With a lodger, can I off-set my household bills?

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    With a lodger, can I off-set my household bills?

    I was thinking of renting a spare room in my flat to a lodger. As I will declare the income to the tax man, can I off-set my household bills?

    #2
    Do you mean the Rent-A-Room scheme?
    JEFFREY SHAW, solicitor [and Topic Expert], Nether Edge Law*
    1. Public advice is believed accurate, but I accept no legal responsibility except to direct-paying private clients.
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      #3
      You have a choice. Either you use the rent a room scheme which gives you the first £4,250 of rent & other receipts (e.g. contributions to electricity, cleaner etc.) free of income tax, or you can do a gruesome and painful apportionment of your mortgage, electricity bills etc.

      http://www.direct.gov.uk/en/MoneyTax...ome/DG_4017804

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        #4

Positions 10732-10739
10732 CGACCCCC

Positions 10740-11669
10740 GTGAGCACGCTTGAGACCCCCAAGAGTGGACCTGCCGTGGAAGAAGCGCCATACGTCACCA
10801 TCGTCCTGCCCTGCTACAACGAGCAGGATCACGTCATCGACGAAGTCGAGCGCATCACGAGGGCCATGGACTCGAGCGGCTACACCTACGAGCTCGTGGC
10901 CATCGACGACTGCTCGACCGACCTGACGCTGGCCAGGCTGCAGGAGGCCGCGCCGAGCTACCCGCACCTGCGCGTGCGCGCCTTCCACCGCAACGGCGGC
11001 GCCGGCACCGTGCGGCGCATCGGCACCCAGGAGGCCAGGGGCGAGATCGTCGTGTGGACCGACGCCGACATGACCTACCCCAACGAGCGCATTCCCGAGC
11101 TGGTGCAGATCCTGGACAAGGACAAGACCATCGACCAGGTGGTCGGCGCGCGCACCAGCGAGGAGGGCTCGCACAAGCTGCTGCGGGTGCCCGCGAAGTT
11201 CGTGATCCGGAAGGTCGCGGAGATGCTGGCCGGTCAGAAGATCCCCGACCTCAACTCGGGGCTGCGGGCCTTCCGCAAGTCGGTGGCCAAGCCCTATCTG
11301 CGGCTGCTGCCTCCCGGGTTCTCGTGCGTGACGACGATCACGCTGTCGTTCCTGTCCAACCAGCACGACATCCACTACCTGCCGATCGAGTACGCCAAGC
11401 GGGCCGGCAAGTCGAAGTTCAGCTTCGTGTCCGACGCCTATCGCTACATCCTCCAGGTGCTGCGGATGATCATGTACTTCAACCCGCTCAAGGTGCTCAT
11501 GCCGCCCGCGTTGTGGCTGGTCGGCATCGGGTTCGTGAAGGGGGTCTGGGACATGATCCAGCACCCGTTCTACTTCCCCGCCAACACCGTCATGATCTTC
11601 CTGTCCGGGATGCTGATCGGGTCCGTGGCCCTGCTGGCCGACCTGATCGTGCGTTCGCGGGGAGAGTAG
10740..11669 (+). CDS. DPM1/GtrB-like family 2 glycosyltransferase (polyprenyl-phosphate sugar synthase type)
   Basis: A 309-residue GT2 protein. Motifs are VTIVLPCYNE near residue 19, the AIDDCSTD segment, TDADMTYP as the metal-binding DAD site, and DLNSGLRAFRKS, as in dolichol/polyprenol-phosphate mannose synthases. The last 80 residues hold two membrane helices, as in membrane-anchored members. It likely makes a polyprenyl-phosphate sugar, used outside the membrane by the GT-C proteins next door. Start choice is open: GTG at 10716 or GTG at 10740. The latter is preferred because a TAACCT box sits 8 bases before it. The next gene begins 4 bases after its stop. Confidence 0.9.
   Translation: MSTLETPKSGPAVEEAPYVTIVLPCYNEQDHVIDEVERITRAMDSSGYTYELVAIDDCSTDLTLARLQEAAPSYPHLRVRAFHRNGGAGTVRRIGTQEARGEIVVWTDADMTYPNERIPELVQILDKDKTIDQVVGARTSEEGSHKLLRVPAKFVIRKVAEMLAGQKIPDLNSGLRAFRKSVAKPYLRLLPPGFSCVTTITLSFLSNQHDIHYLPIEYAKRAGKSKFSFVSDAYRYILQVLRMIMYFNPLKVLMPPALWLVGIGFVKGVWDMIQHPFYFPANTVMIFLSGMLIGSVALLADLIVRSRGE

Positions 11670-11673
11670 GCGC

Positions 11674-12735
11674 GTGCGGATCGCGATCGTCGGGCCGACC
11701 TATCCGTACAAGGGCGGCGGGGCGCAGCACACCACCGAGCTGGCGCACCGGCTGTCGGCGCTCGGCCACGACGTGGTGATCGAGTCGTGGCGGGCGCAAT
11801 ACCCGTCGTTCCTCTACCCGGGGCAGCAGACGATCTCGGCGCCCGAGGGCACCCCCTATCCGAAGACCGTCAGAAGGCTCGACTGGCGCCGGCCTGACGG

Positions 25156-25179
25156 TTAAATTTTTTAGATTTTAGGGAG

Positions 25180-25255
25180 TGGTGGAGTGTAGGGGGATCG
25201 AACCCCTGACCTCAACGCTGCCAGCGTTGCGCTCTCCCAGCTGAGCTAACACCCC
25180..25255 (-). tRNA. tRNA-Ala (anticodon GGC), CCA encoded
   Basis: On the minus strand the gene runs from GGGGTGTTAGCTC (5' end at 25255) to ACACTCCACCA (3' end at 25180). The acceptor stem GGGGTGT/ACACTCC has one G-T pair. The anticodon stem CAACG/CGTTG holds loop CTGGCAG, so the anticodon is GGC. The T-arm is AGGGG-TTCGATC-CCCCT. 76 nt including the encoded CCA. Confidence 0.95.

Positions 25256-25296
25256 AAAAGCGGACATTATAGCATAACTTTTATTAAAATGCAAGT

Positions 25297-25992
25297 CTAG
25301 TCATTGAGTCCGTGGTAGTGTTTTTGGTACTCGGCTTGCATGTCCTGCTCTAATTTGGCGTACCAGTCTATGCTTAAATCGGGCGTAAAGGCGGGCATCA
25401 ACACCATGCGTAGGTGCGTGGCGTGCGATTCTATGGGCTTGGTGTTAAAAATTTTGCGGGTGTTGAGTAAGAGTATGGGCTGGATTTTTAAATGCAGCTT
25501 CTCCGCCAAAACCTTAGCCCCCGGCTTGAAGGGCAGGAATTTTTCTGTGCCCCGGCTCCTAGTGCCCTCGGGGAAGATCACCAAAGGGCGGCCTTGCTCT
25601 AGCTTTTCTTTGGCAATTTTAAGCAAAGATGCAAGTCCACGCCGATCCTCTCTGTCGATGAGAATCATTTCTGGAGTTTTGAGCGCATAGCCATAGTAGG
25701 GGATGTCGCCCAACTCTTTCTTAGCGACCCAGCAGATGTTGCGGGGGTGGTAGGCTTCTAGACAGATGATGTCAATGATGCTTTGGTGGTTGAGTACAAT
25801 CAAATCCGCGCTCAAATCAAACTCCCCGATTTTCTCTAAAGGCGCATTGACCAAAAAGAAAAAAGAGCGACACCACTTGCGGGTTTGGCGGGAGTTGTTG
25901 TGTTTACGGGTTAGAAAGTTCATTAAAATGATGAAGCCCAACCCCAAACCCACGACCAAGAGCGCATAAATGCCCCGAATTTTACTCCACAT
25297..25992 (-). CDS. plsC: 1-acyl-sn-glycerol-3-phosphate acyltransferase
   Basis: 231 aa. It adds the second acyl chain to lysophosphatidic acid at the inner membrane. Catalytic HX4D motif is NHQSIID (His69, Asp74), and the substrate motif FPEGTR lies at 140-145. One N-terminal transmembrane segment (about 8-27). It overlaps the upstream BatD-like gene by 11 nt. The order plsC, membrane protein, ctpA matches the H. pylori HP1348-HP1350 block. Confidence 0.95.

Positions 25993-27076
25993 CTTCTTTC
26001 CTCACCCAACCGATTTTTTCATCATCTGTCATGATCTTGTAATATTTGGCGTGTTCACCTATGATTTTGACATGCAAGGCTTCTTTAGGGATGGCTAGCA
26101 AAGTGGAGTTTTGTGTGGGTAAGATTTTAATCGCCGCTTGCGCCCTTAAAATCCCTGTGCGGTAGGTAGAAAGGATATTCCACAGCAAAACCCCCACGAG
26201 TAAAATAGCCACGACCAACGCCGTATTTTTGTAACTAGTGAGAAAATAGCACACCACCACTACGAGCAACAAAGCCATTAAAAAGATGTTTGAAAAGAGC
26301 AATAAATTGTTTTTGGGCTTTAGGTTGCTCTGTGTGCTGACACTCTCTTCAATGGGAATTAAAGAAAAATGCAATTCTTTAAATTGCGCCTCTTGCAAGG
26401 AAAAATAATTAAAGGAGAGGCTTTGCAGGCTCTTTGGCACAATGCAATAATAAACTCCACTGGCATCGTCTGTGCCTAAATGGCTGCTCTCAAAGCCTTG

I hadn't heard of the rent-a-room scheme. I'll look into that and the other more time consuming method.

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          #5
          If I went for the 'gruesome' method, can anyone tell me the process?

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            #6
            Calculate floor area of any part of flat to which lodger has exclusive rights (i.e. bedroom & en suite bathroom? say 200 square feet); calculate floor area of entire flat (say 800 sq. ft).

            Apportion all expenses relating to flat to lodger. In the above example 25% of all expenses are deductible. That would require mortgage + utilities to amount to £17,000 per annum in order for you to be better off that way.

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              #7
              Oh my goodness. That is quite difficult for my poor little brain to work out. I think I'll stick to the rent a room scheme.

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                #8
                If I understand the system correctly, I deduct both my personal allowance (£6475) and my rent-a-room scheme allowance (£4250) from my rent turnover to achieve a figure which is taxable?

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                  #9
                  Do you have a job? Any other income?

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                    #10
                    I do have a job so presumably the personal allowances is taken into account already.

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                      #11
                      Correct. So it is taxable at your marginal rate of income tax - 22%, 40% or 50%.

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